Do you feel as part of the Death Metal scene or you are more individualistic? What role does individualism play within CRUCIAMENTUM? What is your view at Death Metal scene today, compared to the 80s / 90s?
D.L.: There are friends we've made over the years and bands we've felt a kinship with but the concept of "being a part of the scene" doesn't really sit with us. We want to achieve what we can achieve and play with bands we actually like because of musical merit rather than what parties or festivals we've attended.
It's hard for me to give a truly informed opinion on the difference in the scene these days as although I discovered death metal in the mid to late 90s, I lived in a small village and didn't start to engage with other people until much later on. I feel as though the internet and particularly social media has contributed to an over saturation and sanitization though, there's too many people involved now, too many people with political agendas, too many bands and too many labels. But on the positive side, gigs are more frequent and better attended, distribution is better and more difficult to find releases are being reissued!
"Engulfed in Desolation" cover artwork presents the classic Lovecraft scene. Are you deeper interested in the works of this writer and visionary? What do you think of his special worlds, beings, magic, mythology? Do you think any of the Necronomicons written after his death may be dangerous to a magic practitioner?
D.L.: HPL is one of my favorite fiction authors, the atmospheres of his works, the detail and the mythos he created (or reinterpreted) are very special indeed and to an extent inspire the dark, cryptic atmospheres we are trying to evoke musically. As for the Necronomicon itself I find an interesting work, as for its danger - I don't think it poses any more threat than anything else available in the wrong hands.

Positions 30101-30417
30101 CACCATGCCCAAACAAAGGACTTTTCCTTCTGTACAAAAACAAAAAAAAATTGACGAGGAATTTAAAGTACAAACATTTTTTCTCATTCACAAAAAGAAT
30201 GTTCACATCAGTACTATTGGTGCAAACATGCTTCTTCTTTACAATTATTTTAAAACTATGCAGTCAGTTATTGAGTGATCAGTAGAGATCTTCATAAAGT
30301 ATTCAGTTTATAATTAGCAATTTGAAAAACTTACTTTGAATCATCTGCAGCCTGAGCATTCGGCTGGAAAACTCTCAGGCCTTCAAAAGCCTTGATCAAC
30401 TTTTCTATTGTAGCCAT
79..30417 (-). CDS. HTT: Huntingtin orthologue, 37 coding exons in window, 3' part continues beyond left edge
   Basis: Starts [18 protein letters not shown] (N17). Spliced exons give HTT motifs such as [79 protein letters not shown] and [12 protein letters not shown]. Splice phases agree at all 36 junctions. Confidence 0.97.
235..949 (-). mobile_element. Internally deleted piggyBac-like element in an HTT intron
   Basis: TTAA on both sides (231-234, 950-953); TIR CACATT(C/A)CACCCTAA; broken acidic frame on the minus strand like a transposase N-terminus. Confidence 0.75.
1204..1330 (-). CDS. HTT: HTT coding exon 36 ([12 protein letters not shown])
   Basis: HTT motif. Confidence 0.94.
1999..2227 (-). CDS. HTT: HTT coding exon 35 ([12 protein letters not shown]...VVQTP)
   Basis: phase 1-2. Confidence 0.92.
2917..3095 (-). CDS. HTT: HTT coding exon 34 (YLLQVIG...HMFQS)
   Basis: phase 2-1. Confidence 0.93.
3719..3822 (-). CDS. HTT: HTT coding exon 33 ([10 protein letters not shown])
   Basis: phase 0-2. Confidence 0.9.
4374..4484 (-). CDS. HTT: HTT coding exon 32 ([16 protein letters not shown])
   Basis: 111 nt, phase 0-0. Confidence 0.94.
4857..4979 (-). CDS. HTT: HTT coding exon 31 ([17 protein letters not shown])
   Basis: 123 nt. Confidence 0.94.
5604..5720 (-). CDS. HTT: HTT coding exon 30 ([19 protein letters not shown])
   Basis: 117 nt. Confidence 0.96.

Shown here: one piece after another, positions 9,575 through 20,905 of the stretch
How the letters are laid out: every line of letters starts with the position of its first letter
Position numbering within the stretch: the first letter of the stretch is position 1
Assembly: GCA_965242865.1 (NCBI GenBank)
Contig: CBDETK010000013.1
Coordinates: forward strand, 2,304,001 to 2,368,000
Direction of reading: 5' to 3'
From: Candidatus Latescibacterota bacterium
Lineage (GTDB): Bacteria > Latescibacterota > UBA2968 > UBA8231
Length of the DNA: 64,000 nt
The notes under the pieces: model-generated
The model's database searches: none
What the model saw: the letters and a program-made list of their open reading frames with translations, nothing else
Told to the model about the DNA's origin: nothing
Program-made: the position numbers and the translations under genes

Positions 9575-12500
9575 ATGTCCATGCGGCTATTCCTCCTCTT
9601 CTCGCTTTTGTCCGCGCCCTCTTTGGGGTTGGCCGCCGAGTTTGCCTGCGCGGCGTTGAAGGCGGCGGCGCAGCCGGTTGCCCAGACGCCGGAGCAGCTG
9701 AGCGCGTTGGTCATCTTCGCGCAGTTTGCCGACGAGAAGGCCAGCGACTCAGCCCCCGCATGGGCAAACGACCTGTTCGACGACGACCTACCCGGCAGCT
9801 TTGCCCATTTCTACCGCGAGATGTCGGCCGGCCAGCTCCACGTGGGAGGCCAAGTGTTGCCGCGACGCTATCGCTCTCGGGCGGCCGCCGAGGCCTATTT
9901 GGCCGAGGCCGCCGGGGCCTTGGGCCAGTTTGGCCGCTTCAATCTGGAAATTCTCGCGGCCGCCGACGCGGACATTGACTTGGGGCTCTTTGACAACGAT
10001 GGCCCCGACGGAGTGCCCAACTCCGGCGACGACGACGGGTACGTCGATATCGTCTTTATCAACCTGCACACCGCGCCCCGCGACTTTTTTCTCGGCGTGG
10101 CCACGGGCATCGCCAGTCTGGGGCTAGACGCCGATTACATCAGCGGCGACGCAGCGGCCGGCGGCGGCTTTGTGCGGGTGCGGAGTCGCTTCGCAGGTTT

In which special place did you find yourself as the most weird, I mean the place where you really felt strange, shivers, or maybe fear? It could be also transferred to the situation. Did you experience something you could not explain and it was bound up with something supernatural?
D.L.: It's not something I frequently do any more, but years back I was regularly involved in urban exploration, abandoned mental asylums in particular. Some of those places had a very oppressive atmosphere about them, particularly at night which was extremely unsettling. As for experiences – there’s some unusual things I’ve experienced, but I prefer to keep them to myself – they are certainly referenced more than once in Cruciamentum’s lyrics though.
Death is a topic that touches every one of us. What does this term mean to you? Different religions or philosophies look at death or what is quite different about it. Are you interested in thanatology?
D.L.: As you stated, death is an inevitable fact of existence and much of how we face it defines our characters, philosophies and beliefs. I’m very much interested in the subject, from various religious views to my own experiences – death is the driving force behind Cruciamentum.